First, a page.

Jeffrey Marsh is a host, an author and, a youth advocate who has earned more than a quarter of billion views across social media platforms. Marsh’s most famous trends, such as #DontSayThatsSoGay and #NoTimeToHateMyself, has gained global recognition and attention.
Marsh has earned top spots on Viner lists by both BuzzFeed and Vine through their positive and inclusive social media campaigns. In 2015, Marsh was named as the official red carpet correspondent for both MTV/logo and GLSEN. They have also been featured for The Huffington Post and Medium.
Marsh is a precepted facilitator in the Soto Zen tradition of Buddhism. In addition, Marsh is further recognized as an actor, singer, songwriter, dancer, and even a comedian.
One Love, All Equal: Thank you for taking the time today to answer our questions. Can we start with you sharing a bit of yourself, your background, etc.
Jeffrey Marsh: Heck yes! I’m my favorite subject! I grew up fabulous on a farm in Pennsylvania, and moved to New York City about ten years ago. I’m famous on Vine, and I advocate for young people of all kinds. I attended school studying Musical Theater, and have used those talents on Vine!
OLAE: When did you come out as genderqueer?
JM: It was relatively recently. I’ve told friends that I’m transgender, trans, queer and genderqueer. Things are usually a little up in the air for me. I choose to say “genderqueer” today because it feels the most like a label that isnt a label. There’s lots of room to it.
OLAE: How did your family react to you being genderqueer?
JM: Family is complicated. Some understand it and some don’t, as you might suspect. Even though it can be difficult, I choose to assume that everyone gets “the real me” even if they don’t understand what genderqueer is.
OLAE: What does genderqueer mean to you?
JM: It really is the labelless label. It feels to me like a person who has aspects that are feminine and ascpects that are masculine and aspects that don’t belong anywhere close to those two words.
OLAE: Was the act of coming out an important one for you?
JM: Oh yeah. Definitely. I have come out many times and it has really helped me see the value in being open about who we are.
OLAE: Some people seem to be confused between genderqueer and fluid gender. What is the difference between the two?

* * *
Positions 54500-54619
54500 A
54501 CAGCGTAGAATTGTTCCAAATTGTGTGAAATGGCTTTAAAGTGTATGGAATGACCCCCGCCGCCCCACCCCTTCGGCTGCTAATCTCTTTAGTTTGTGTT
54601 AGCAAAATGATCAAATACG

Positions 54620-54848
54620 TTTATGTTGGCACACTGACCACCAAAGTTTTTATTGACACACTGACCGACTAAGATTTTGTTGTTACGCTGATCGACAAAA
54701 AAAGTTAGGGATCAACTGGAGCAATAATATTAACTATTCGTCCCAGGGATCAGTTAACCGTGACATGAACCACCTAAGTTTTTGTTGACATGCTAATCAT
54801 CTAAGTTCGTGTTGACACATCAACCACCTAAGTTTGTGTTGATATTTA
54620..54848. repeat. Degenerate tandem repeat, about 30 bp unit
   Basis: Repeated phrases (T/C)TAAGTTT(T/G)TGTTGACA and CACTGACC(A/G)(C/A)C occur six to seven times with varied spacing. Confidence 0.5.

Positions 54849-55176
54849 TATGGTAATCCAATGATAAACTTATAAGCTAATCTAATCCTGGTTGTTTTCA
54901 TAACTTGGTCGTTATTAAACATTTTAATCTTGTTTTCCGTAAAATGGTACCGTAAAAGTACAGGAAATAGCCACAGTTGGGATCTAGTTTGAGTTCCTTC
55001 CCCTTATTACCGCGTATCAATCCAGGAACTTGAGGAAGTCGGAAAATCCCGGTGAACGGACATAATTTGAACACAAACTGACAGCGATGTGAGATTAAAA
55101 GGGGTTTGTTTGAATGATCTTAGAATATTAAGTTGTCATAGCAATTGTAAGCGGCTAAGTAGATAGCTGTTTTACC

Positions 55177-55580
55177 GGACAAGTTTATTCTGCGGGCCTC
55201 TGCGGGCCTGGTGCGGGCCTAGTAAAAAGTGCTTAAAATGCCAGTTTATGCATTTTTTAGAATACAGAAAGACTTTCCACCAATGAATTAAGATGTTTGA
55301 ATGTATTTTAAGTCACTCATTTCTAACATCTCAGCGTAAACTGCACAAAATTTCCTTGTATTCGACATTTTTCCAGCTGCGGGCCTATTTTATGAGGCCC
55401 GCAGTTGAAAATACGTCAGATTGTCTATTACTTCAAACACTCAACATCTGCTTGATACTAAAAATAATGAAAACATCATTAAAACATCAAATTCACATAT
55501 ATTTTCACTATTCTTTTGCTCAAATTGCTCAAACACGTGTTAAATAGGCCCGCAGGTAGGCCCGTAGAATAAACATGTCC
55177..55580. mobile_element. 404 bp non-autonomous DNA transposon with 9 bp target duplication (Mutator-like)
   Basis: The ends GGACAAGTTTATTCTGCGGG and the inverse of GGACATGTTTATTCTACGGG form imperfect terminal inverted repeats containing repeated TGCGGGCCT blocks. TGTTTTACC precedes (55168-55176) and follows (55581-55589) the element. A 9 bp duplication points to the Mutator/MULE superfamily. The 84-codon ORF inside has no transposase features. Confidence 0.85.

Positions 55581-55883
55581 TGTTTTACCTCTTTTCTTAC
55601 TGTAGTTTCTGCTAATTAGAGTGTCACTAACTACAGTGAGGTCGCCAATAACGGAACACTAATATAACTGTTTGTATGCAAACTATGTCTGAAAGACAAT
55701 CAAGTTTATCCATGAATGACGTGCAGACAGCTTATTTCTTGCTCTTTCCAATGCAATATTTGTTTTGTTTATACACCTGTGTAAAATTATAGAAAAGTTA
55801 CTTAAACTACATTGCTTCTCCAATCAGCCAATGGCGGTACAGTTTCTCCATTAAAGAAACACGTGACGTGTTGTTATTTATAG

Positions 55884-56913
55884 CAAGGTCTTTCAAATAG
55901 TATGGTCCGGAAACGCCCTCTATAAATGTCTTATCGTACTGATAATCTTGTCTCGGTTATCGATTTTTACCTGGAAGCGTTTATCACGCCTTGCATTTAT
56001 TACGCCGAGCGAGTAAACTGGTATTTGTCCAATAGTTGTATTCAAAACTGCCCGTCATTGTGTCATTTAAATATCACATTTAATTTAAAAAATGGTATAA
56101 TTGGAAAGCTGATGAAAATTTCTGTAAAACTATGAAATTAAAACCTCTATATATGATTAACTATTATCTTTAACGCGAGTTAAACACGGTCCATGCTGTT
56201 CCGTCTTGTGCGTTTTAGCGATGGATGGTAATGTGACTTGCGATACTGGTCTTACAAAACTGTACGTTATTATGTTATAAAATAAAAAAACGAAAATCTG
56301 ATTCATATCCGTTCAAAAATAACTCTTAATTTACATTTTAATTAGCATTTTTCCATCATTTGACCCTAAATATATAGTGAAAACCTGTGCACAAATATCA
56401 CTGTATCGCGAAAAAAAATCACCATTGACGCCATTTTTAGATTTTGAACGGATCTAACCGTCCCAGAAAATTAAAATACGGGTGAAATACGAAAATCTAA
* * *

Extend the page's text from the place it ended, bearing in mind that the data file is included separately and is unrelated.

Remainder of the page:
JM: There ain’t one. As least I can’t think of one. I am guessing that many people who feel like one of those labels is important to describe themselves, would tell you why they chose one over the other. But I’ve used both and I use them interchangably to mean “I’m really complicated.
OLAE: It is important that we understand how people identify and how they would like to be known. What is the most accurate manner in which to refer to you in reference to your gender?
JM: Great! I love this question because I go with “genderqueer” but I’m honestly not all that attached to it. It seems so weird I guess. Pronouns aren’t that important to me, for example. I ask people to use they/them, but some people can’t or won’t get it and that’s fine. Not everyone has to see gender the way I do. I would suspect that there are as many gender identities as there are people. And that’s how it should be! But it will mean that not everybody’s beliefs about gender will match up to your experience. I’d rather connect over something we have in common than police others into feeling bad about using the “wrong” word for me. I do acknowledge that not everyone feels that way.
OLAE: Changing the subject. You wrote your first book called How To Be You. What´s the story about this book?
JM: Another one of my favorite subjects! The book has three approaches toward the reader. It’s memoir. It tells stories of growing up on the farm. It’s also direct advice. My editor and I pulled together all the emails and messages I’ve gotten on social media and we ansered quite a few of the questions in them. And third, the book is a workbook! I love this because it is important for the reader to feel important. They get to participate by answering questions and tearing out pages and drawing pictures. The book is fun.
OLAE: Did someone inspired you to write How To Be You?
JM: I love an author called Cheri Huber. She wrote my alltime favorite book: There Is Nothing Wrong With You.
OLAE: What would your advice be to today’s youth that has not yet come out as genderqueer?
JM: Well, as far as coming out goes: there is no rush. I understand it feels so urgent – at least it did for me. But, don’t do anything you aren’t ready to do. If you want to wait, then wait. If you want to explore a bit more before you feel like you have something to tell, then do that. Above all: enjoy life.
OLAE: Is there anything else that you wish to share with our readers?
JM: Oh, just that there is nothing wrong with them…
OLAE: Thank you for taking time out to speak with us.
JM: Of course! My pleasure.
Click here to get “How To Be You” by Jeffrey Marsh